India look to bounce back

Despite all its modernity, the SuperSport Park has a certain old-world charm about it. Flanked by the highway on one side and metro line on the other, the multipurpose stadium is easily one of the most picturesque cricket venues in the world.

It is also only among a handful of grounds that still houses an open press box and the majority of its seating for the spectators is on the grass bed, making cricket viewing here a sort of family picnic. As alluring as the ambience can get, not many teams that have visited here have gone back with fond memories. South Africa are almost invincible at this ground, having won 17 of their 22 Tests. While they have drawn thrice, only England (2010) and Australia have managed to beat them once each here.

It's an intimidating record that India will be up against when they take on the hosts in the second of the three-Test series here from Saturday. India have played only once at this venue and they were hammered out of sight after having been shot out for 136 and 459. India will have to bring their A game to the table to avoid another such hammering.

Home skipper Faf du Plessis, who has been vocal about his demand for a pitch with pace and bounce, wasn't too happy with the "browner than normal" appearance of the pitch for the second Test but Virat Kohli said he had no complaints as he expected the deck to be fast and bouncy. While these two made for interesting observation of the surface, India would do well not to overthink the pitch and complicate things for themselves.

If less grass means not much lateral movement, then the Indian batsmen should worry less about the conditions. While they can handle pace with some authority, it's the movement of the ball and uneven bounce that has always troubled them not unlike in Cape Town. That also throws up a few challenges on the selection front. With the surface expected to bake and deteriorate under the harsh sun as the match wears on, spin may play a big part and that means both teams will retain their lone spinner from the previous game.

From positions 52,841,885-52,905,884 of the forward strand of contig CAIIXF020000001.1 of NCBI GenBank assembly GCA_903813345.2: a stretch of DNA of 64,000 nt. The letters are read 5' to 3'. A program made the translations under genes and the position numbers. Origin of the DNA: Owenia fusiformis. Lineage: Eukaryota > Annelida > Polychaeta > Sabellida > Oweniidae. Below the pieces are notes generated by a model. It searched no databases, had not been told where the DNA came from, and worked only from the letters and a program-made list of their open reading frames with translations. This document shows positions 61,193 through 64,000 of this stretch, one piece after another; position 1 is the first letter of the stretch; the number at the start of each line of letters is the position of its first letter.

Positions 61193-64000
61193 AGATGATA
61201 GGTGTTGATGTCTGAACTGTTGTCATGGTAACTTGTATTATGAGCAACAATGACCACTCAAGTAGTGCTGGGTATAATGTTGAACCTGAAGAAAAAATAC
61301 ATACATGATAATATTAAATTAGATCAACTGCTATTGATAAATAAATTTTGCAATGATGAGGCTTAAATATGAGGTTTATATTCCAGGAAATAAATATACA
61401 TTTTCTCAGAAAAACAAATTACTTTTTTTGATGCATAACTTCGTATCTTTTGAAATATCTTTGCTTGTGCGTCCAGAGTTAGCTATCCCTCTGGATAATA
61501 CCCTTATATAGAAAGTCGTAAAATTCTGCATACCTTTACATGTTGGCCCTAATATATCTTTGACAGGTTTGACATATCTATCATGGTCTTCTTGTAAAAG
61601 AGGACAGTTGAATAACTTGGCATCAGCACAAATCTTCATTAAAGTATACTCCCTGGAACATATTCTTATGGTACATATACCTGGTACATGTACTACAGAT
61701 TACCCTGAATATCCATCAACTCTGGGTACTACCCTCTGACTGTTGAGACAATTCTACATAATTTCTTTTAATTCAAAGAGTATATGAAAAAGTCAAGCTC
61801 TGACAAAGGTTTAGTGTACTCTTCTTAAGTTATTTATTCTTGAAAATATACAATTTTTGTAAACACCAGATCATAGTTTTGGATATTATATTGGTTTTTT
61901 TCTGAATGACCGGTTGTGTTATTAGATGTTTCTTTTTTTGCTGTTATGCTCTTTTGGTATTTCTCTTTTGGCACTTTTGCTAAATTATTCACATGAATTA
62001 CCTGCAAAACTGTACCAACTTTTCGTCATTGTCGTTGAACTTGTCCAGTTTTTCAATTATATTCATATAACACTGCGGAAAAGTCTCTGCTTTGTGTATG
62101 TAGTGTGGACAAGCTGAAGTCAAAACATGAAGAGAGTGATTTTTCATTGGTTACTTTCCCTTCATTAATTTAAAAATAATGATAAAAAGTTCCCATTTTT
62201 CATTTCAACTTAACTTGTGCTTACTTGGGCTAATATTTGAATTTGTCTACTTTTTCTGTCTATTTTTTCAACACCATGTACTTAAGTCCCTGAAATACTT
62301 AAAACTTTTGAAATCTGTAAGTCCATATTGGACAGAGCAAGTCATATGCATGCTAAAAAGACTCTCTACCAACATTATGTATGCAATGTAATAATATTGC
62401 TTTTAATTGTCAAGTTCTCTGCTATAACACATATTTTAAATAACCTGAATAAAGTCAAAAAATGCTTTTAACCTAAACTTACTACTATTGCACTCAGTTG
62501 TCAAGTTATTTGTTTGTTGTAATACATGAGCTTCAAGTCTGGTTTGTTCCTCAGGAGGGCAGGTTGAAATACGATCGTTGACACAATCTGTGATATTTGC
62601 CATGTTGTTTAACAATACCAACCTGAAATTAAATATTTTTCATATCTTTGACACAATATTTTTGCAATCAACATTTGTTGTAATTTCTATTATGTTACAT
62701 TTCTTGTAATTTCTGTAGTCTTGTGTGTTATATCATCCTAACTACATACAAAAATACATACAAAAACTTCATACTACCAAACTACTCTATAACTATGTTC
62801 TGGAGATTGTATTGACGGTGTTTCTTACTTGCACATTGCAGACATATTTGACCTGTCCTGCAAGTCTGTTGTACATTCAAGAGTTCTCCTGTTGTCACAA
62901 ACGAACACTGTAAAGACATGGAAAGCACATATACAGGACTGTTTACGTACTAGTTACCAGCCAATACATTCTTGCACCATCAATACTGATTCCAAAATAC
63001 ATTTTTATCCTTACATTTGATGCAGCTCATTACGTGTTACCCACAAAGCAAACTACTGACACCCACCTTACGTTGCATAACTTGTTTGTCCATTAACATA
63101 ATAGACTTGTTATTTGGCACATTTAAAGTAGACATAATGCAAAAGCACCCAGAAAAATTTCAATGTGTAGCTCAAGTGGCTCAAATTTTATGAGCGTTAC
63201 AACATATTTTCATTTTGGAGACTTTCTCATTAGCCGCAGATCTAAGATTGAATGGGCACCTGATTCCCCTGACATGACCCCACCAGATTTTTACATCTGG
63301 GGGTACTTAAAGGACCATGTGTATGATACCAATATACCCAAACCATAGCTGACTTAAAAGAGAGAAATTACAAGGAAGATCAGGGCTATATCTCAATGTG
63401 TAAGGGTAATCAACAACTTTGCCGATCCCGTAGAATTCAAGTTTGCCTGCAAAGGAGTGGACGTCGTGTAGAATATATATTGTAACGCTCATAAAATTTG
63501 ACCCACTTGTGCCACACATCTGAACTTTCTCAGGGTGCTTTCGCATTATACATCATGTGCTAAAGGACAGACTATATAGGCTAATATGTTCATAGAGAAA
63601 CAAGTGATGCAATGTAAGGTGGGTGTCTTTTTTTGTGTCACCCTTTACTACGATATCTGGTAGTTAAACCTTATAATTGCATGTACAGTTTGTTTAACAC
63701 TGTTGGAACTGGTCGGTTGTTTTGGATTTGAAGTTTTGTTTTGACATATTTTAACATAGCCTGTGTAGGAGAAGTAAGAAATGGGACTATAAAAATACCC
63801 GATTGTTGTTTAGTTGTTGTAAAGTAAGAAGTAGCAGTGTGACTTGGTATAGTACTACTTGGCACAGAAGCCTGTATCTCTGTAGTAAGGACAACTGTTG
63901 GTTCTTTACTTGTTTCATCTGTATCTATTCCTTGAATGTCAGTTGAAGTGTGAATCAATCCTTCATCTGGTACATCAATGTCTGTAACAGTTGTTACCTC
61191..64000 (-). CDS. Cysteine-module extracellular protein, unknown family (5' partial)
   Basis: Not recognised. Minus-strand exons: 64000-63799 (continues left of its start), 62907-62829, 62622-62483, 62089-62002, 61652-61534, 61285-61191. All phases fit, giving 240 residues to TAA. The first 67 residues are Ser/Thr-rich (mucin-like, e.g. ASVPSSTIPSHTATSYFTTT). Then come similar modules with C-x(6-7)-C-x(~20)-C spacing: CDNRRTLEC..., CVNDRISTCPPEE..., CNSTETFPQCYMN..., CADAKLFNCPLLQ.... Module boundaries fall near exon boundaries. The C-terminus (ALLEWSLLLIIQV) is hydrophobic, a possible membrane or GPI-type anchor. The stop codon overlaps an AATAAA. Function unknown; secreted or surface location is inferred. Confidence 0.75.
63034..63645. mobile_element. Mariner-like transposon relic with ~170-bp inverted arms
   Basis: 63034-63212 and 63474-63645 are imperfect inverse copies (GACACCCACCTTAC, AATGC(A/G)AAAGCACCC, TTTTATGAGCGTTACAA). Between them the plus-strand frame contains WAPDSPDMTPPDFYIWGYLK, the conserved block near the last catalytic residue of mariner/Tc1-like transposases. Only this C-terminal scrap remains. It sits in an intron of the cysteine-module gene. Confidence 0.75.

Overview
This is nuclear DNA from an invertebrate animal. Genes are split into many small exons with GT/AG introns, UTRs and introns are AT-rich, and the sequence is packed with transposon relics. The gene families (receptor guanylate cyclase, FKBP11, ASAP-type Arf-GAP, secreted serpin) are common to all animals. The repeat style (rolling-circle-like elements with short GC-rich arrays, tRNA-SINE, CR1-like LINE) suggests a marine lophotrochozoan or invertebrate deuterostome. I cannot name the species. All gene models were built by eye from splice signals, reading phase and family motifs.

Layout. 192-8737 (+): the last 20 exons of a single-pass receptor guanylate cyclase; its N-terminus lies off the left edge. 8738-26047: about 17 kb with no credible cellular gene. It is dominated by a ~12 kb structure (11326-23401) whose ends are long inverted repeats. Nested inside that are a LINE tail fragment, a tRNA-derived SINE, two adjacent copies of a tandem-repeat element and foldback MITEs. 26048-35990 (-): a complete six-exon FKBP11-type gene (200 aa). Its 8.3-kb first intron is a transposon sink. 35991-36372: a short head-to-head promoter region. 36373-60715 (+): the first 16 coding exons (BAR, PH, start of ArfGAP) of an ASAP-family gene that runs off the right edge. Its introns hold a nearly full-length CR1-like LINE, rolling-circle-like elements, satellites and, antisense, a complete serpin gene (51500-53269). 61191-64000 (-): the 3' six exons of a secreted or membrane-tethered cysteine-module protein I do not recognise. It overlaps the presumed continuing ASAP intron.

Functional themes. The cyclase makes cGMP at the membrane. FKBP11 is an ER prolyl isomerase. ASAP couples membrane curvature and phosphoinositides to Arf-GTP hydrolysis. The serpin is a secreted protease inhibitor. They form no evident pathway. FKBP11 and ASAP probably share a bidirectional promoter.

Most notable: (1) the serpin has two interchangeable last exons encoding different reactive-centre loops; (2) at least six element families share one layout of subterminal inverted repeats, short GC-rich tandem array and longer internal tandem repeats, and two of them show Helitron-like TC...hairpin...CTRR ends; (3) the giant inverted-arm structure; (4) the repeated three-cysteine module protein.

India will likely retain their three pacers plus medium pace all-rounder Hardik Pandya but there will be some tweak in the batting line-up. K L Rahul is widely expected to replace Shikhar Dhawan but interestingly, Parthiv Patel was seen batting ahead of many top-order batsmen in the 'nets' that opens up other options. Kohli once again defended his decision to play Rohit Sharma overlooking Ajinkya Rahane's impressive record in these conditions but indicated that the vice-captain may return to the playing XI here.

Once again, the first innings batting will be crucial for India. They can't afford to have wickets falling in clusters like in Newlands where they hardly got any momentum. While the conditions obviously are difficult to tackle, they need to show some positive intent to take on the rival attack which will be preying on their perceived weakness against bounce.

South African batting hasn't looked too comfortable either with the Indian pacers proving they are up for the scrap but that hasn't worried du Plessis one bit. While he dropped a hint that pace-bowling all-rounder Chris Morris may replace the injured Dale Steyn from the opening Test, the temptation to play express fast Lungisani Ngidi will be hard to resist. Ngidi is a local boy and is said to clock close to 150kmph on a consistent basis.

Morne Morkel (28 wickets from seven Tests) is their most successful bowler at this venue among the current attack. The tall fast bowler has always relished pace and bounce which he troubled India with in their previous match here in 2010. If they indeed opt for Ngidi, then South Africa will have three pacers, the other being Kagiso Rabada, consistently banging the ball in at over 145 kmph. India have a real challenge on their hands.

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